L’Observateur : Côte des Basques Edition


Last weekend we took advantage of a cheap train fare and went to Biarritz – a snazzy little beach community in the Basque region of southwestern France near the Spanish border.

As a matter of record, the TGV does about 320 km/h. But we covered the 783km between Paris and Biarritz in 5:10, which averages a mere 156km/h – factoring in stops, slow downs, and whatnot. Still, we covered a long distance in a short time, and were able to read, nap, and have a picnic without having to worry about steering the vehicle.

French people in the south are a lot friendlier than they are in Paris. As soon as we got off the train and were waiting at the bus stop, we felt like we had walked head-long into a French sitcom, but it wasn’t anything like “Hamburger Family.”

Our first night in Biarritz, I won 30 euros playing roulette at the casino. It was the one and only James Bond Moment of my life, and broke my 20-year streak of bad gambling luck.


The Basque language is unrelated to any other. It looks a lot like Hungarian. “Tx” is pronounced “Ch.” The Basque have a yummy aperitif called “Txapa,” which tastes like Rosato mixed with Rosé. It goes great with skewered duck hearts.

The beaches around Biarritz are gorgeous and rocky and the place is a surf mecca. Some of the waves that hit the seawall (even on a calm day) are truly amazing.

San Sebastián from Paseo de la Concha

The next morning, we took a day trip to San Sebastián, Spain. With the European Union borders wide open, it’s amazing that you can (to this day) travel a mere 50km and be in a completely new culture. Different food, beer, wine, prices, language, and attitude. To say the least, Spain is cheaper and way more laid back than France. The basic rule seems to be: more sun, more fun. When we got there, we took a stroll on the beach. There was a Saturday morning youth co-ed soccer league going on ...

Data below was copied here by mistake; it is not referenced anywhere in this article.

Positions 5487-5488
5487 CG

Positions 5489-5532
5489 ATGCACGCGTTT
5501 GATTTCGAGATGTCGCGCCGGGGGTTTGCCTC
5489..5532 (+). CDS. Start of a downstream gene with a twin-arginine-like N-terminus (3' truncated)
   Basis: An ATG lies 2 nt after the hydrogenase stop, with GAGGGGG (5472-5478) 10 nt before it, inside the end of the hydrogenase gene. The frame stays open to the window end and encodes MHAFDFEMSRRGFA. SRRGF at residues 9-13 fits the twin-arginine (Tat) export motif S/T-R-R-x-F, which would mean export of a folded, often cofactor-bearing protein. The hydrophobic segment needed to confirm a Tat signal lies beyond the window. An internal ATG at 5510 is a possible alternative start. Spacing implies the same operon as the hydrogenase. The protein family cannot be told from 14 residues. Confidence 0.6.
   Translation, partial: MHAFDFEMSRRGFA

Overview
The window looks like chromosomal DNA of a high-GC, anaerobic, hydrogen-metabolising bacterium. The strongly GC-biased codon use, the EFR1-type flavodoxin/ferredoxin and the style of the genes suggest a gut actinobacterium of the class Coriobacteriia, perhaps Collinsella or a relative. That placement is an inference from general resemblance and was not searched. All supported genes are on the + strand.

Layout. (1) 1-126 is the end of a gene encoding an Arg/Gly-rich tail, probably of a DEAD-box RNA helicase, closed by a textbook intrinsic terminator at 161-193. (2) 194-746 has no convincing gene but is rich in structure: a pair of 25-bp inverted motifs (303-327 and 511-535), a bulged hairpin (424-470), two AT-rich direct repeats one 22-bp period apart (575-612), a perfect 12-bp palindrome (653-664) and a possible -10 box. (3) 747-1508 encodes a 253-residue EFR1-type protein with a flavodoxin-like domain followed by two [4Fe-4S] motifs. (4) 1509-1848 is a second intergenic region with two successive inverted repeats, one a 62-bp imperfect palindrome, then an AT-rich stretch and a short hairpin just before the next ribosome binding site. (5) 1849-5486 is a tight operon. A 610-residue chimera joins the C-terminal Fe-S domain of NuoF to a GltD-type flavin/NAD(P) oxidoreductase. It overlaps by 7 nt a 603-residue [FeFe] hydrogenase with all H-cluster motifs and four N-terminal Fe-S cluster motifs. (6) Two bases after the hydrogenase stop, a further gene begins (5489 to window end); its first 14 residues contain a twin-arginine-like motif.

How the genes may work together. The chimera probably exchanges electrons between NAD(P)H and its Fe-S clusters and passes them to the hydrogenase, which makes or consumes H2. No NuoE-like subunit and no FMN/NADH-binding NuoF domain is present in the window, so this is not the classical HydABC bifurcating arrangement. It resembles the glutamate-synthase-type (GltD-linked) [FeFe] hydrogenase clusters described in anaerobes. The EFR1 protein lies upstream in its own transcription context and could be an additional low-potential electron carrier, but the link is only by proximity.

... and shortly afterward we saw a naked man stroll into a snapshot some American girls were taking.

In spite of this unappetizing display, we ate tapas seven times that afternoon ...

... broken up by climbing to the top of the park on the hill that overlooks the Playa de la Concha, the Bay of Biscay, and the Atlantic Ocean. Pine trees, sailboats, blue water, blue skies, and sunshine ...

San Sebastián from the hilltop

In sum, San Sebastián is like a smaller, nicer, cheaper version of San Francisco – if it was where San Diego is, with tapas and cheap beer everywhere – but somehow much better than that. There is a ten-square-block pedestrian neighborhood, Parte Vieja, flooded with restaurants, shops, and cafes. No cars. No mopeds. I can’t do it justice.

After returning to Biarritz, we got into a dispute with a cab driver. Upon arriving at the hotel, he tried to overcharge us. We protested and he gave us the choice of paying his inflated price or taking us back to where he found us. So, we ended up walking from the train station after having been right in front of the hotel. We stand by our principles.

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